Full Text Available Abstract Background Blood pressure lowering drugs are usually evaluated in short term trials determining the absolute blood pressure reduction during trough and the duration of the antihypertensive effect after single or multiple dosing. A lack of persistence with treatment has however been shown to be linked to a worse cardiovascular prognosis. This review explores the blood pressure reduction and persistence with treatment of antihypertensive drugs and the cost consequences of poor persistence with pharmaceutical interventions in arterial hypertension. Methods We have searched the literature for data on blood pressure lowering effects of different antihypertensive drug classes and agents, on persistence with treatment, and on related costs. Persistence was measured as patients' medication possession rate. Results are presented in the form of a systematic review. Results Angiotensin II receptor blocker (ARBs have a competitive blood pressure lowering efficacy compared with ACE-inhibitors (ACEi and calcium channel blockers (CCBs, beta-blockers (BBs and diuretics. 8 studies describing the persistence with treatment were identified. Patients were more persistent on ARBs than on ACEi and CCBs, BBs and diuretics. Thus the product of blood pressure lowering and persistence was higher on ARBs than on any other drug class. Although the price per tablet of more recently developed drugs (ACEi, ARBs is higher than that of older ones (diuretics and BBs, the newer drugs result in a more favourable cost to effect ratio when direct drug costs and indirect costs are also considered. Conclusion To evaluate drugs for the treatment of hypertension several key variables including the blood pressure lowering effect, side effects, compliance/persistence with treatment, as well as drug costs and direct and indirect costs of medical care have to be considered. ARBs, while nominally more expensive when drug costs are considered only, provide substantial cost savings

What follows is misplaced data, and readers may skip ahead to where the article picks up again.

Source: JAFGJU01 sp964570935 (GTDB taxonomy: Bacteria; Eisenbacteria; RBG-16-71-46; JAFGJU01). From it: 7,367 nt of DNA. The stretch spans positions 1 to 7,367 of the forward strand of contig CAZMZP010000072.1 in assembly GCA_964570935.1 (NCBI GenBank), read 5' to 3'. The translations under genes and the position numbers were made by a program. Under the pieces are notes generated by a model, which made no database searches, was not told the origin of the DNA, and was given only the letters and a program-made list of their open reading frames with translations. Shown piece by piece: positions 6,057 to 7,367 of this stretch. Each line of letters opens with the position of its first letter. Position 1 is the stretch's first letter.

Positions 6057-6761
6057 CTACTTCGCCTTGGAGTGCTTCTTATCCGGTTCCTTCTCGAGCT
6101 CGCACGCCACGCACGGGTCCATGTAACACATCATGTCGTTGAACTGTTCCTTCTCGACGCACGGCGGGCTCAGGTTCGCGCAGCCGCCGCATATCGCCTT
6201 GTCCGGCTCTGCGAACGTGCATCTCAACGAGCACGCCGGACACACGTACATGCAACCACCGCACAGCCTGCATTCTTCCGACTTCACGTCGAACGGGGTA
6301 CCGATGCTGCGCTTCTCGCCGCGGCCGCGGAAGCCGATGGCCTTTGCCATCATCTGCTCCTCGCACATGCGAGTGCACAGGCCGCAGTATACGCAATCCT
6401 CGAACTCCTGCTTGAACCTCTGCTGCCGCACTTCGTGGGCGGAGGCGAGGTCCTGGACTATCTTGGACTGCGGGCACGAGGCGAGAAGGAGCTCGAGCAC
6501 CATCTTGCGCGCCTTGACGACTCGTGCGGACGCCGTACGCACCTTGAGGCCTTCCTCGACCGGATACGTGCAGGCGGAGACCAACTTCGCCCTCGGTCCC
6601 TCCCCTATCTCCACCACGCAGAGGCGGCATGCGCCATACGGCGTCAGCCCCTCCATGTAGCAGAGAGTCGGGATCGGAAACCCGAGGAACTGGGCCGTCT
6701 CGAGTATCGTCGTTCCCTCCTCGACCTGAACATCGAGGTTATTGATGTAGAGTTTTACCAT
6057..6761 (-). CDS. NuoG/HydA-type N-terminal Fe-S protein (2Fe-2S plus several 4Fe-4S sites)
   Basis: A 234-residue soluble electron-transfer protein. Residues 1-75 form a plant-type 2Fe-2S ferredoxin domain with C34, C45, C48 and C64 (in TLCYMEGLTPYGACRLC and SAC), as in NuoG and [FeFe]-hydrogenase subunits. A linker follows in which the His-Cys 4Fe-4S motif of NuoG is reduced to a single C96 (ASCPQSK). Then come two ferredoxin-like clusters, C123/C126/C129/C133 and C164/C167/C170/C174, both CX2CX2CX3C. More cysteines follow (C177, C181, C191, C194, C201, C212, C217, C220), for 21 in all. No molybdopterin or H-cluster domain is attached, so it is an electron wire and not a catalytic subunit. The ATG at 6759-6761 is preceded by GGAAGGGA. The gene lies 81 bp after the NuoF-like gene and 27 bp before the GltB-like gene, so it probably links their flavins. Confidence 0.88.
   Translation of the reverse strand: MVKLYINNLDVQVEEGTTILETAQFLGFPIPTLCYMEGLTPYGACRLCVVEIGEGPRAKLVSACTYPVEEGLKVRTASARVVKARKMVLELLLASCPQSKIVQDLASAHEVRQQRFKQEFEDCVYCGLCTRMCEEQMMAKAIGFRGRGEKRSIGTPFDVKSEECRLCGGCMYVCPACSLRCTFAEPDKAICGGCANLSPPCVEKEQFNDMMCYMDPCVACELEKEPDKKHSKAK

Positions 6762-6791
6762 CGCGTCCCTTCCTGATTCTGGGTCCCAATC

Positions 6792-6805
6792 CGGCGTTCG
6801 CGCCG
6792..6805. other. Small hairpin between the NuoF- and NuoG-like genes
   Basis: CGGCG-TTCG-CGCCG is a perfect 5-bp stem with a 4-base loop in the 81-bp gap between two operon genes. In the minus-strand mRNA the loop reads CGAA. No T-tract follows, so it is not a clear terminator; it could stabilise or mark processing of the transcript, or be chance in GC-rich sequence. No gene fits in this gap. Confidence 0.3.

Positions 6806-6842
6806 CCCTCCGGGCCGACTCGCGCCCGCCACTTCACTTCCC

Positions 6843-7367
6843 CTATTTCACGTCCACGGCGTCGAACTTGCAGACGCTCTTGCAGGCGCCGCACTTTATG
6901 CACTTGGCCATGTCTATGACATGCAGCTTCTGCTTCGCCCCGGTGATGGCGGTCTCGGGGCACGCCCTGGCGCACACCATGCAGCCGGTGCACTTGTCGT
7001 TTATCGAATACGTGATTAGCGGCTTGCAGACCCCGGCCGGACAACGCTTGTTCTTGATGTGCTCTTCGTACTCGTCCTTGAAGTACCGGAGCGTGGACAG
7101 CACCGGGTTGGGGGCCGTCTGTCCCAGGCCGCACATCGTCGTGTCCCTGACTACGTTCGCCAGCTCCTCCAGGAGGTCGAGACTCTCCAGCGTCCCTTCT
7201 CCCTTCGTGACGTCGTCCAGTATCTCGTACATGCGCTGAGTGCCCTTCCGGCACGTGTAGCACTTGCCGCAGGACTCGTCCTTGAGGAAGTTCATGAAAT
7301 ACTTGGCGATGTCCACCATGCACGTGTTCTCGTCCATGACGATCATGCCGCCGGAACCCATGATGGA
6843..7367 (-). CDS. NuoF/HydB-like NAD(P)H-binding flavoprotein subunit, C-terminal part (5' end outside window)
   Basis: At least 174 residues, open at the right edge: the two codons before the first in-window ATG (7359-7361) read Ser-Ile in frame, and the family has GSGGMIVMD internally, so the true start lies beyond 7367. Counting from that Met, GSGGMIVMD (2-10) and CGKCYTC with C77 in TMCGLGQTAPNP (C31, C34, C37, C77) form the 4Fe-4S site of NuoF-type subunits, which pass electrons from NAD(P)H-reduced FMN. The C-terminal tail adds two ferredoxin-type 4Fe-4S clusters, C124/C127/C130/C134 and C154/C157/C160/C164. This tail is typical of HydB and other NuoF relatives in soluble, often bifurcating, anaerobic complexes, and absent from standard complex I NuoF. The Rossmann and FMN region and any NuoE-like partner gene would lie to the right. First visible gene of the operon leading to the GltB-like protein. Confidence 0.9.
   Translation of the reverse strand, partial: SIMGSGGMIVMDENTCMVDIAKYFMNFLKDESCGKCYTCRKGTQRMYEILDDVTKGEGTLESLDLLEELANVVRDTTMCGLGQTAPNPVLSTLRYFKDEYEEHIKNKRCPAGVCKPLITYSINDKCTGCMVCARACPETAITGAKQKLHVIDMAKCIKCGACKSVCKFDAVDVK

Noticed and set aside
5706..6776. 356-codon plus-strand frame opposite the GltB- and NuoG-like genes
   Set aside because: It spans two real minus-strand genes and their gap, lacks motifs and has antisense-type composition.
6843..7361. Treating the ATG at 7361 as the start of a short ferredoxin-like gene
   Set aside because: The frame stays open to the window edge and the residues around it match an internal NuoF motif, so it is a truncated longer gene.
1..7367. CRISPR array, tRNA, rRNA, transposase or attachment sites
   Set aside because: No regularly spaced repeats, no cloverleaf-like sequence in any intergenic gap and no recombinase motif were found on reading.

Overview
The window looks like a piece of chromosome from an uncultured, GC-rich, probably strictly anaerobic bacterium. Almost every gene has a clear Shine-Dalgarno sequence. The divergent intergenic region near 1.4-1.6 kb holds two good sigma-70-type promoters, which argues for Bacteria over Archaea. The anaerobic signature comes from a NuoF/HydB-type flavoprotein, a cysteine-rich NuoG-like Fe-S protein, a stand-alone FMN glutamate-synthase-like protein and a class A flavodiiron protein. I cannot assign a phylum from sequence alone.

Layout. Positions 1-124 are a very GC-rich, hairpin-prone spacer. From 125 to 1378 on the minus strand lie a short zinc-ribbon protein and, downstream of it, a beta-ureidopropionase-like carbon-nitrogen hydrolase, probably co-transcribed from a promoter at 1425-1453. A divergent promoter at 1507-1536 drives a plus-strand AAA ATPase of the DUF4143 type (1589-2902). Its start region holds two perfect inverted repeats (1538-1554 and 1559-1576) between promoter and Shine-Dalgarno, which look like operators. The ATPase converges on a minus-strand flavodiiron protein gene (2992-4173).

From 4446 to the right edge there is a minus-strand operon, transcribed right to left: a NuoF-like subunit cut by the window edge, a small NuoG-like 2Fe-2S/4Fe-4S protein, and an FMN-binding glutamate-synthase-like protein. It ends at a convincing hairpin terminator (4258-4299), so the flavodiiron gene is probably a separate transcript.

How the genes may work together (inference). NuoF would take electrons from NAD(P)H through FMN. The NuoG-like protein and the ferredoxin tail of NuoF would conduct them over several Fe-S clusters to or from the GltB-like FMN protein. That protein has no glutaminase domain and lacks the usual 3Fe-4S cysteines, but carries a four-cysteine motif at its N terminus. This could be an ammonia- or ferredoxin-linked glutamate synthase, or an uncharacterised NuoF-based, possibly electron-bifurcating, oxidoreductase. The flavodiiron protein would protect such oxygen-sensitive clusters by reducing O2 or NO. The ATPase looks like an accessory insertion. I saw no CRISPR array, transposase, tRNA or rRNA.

13. Internet-based ICRP resource for healthcare providers on the risks and benefits of medical imaging that uses ionising radiation.

    Science.gov (United States)

    Demeter, S; Applegate, K E; Perez, M

    2016-06-01

    The purpose of the International Commission on Radiological Protection (ICRP) Committee 3 Working Party was to update the 2001 web-based module 'Radiation and your patient: a guide for medical practitioners' from ICRP. The key elements of this task were: to clearly identify the target audience (such as healthcare providers with an emphasis on primary care); to review other reputable sources of information; and to succinctly publish the contribution made by ICRP to the various topics. A 'question-and-answer' format addressing practical topics was adopted. These topics included benefits and risks of imaging using ionising radiation in common medical situations, as well as pertaining to specific populations such as pregnant, breast-feeding, and paediatric patients. In general, the benefits of medical imaging and related procedures far outweigh the potential risks associated with ionising radiation exposure. However, it is still important to ensure that the examinations are clinically justified, that the procedure is optimised to deliver the lowest dose commensurate with the medical purpose, and that consideration is given to diagnostic reference levels for particular classes of examinations. © The International Society for Prosthetics and Orthotics.

  14. A case study on how the Apple Watch can benefit medical heart research

    OpenAIRE

    Dellgren, Emelie

    2017-01-01

    The medical health industry is entering a new era and technology will play a great role in this area. Equipment in hospitals is in many cases strictly dependent on technology that works. However, technology in the medical health industry will maybe become a bigger part of our private lifestyle. This lifestyle includes digital health apps, wearables and devices that track your daily physical routines with “Internet of things”. These ways of keeping track of your health can be used for private ...

  15. Global Health Education: a cross-sectional study among German medical students to identify needs, deficits and potential benefits (Part 2 of 2: Knowledge gaps and potential benefits).

    Science.gov (United States)

    Bozorgmehr, Kayvan; Menzel-Severing, Johannes; Schubert, Kirsten; Tinnemann, Peter

    2010-10-08